JS: Objects

Learning Goals

  • Describe what an object is
  • Define properties and methods in an object
  • Access values and methods from an object using dot notation


  • Object A bundle of behavior (methods) and state (properties)
  • Key The name used to reference a value on an object
  • Value The data referenced by a key
  • Property How we refer to one of the key-value pairs of an object
  • Method A function on an object
  • Dot Notation Notation to access a value on an object; explicitly specifies the key
  • Bracket Notation Notation to access a value on an object; can be dynamic

Part 1: Student Exploration

We will start this lesson with a BIG chunk of work time. You might be thinking - What! We haven’t learned anything yet! That’s not true! You already know some stuff about these concepts from Mod 0. Plus, you have problem solving skills (and googling skills 😉).

We want to give YOU a chance to dig into the code and explore before we all get together and talk about these concepts. It’s okay (and expected!) that some of this activity will be difficult on your own. We want you to get used to that feeling - not knowing all the answers - and start to enjoy the process of diving in and getting your hands dirty in the code!

Spend one hour working through this repl. As you’re working, write down the following things in your notes:

  • Ah-ha moments/Key Points (for example: You can access values in an object with dot notation.)
  • Questions (for example: Can you ever have an object inside of another object?)

If you get stuck…

  • Reference this Intro to Objects lesson
  • Reference javascript objects documentation. Use the search bar and Command+F to search for specific terms and concepts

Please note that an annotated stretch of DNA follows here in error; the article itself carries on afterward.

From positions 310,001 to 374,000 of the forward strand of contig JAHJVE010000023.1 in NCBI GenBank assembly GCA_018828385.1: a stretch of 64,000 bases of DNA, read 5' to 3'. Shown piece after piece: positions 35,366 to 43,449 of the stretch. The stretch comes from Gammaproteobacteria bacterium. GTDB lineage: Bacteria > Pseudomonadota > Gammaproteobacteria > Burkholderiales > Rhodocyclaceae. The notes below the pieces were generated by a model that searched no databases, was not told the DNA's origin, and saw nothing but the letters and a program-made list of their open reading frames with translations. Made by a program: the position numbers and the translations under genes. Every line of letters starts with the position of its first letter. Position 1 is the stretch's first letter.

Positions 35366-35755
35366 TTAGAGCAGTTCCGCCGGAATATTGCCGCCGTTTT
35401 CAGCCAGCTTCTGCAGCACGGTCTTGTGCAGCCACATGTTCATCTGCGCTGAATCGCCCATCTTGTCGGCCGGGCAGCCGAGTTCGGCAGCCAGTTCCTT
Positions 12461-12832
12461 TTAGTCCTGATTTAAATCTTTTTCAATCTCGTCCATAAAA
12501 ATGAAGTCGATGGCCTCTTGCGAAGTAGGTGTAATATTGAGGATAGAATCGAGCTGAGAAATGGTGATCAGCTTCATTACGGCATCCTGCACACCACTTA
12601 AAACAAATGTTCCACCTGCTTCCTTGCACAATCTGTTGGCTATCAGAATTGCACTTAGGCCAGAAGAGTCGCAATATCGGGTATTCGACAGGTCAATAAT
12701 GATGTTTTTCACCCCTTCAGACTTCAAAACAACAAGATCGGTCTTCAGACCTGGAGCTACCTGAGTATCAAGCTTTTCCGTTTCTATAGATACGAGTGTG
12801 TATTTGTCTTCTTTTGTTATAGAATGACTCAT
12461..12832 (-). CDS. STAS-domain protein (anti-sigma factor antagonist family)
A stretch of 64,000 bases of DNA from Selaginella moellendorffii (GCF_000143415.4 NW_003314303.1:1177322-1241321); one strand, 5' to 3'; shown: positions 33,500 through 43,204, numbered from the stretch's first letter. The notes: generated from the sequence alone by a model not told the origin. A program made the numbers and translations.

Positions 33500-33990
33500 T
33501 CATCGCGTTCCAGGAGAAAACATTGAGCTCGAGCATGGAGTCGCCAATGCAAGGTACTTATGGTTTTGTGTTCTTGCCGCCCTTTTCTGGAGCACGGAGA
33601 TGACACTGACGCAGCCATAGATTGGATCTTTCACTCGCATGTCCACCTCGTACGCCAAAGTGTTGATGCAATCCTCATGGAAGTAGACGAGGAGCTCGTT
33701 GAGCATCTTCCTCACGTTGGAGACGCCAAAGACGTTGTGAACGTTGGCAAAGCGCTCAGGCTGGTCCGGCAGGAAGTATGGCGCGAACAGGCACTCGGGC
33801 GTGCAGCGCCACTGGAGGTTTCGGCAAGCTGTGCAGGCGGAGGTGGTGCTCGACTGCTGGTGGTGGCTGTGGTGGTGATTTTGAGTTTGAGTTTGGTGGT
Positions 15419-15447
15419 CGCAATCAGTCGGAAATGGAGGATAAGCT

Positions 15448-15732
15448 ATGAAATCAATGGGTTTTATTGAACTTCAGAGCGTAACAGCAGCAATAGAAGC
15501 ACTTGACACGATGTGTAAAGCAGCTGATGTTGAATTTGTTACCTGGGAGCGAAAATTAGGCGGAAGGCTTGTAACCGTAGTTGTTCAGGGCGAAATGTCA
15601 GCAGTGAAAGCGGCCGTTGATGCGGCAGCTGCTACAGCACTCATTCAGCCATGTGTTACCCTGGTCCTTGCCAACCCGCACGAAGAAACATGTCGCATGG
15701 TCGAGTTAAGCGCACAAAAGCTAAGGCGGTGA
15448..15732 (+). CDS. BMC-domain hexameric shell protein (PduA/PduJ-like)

• Google (for example: invoke object method javascript)
  • Write down your question/what exactly you’re stuck on and move on. Then ask that question when we get on the zoom call!

After this hour, we will continue with the remainder of this lesson guided primarily by your questions.

Part 2: Class Discussion


Asking questions is an essential part of being a developer. Take a few minutes right now to look through your notes from the last hour. What questions do you have about creating objects, accessing and creating properties in an object, anything object-related? Everyone should have at least one question! Let’s add those questions to this jamboard.

Key Points

We just went through a lot of information. Let’s go over the most important things we need to know.

Why are objects useful?

Objects bundle together information in a way that is much more readable and accessible. For example, think about modeling a car’s features in code. You might do something like this:

var carMake = 'subaru';
var carModel = 'forester';
var carMiles = 34506;
var carPassengers = ['Joy', 'Khalid', 'Billy', 'Leah'];

That’s all fine, but those variables aren’t tied together in any sensible way. Here’s where an object can be super helpful!

var car = {
  make: 'subaru',
  model: 'forester',
  miles: 34506,
  passengers: ['Joy', 'Khalid', 'Billy', 'Leah']

How do we reassign values in an object?

Just like variables, you can reassign the value in an object at any time. You can even add new properties!

var fruit = {
  type: 'banana',
  ripe: false

Bananas ripen SO fast! Let’s update the object:

fruit.ripe = true;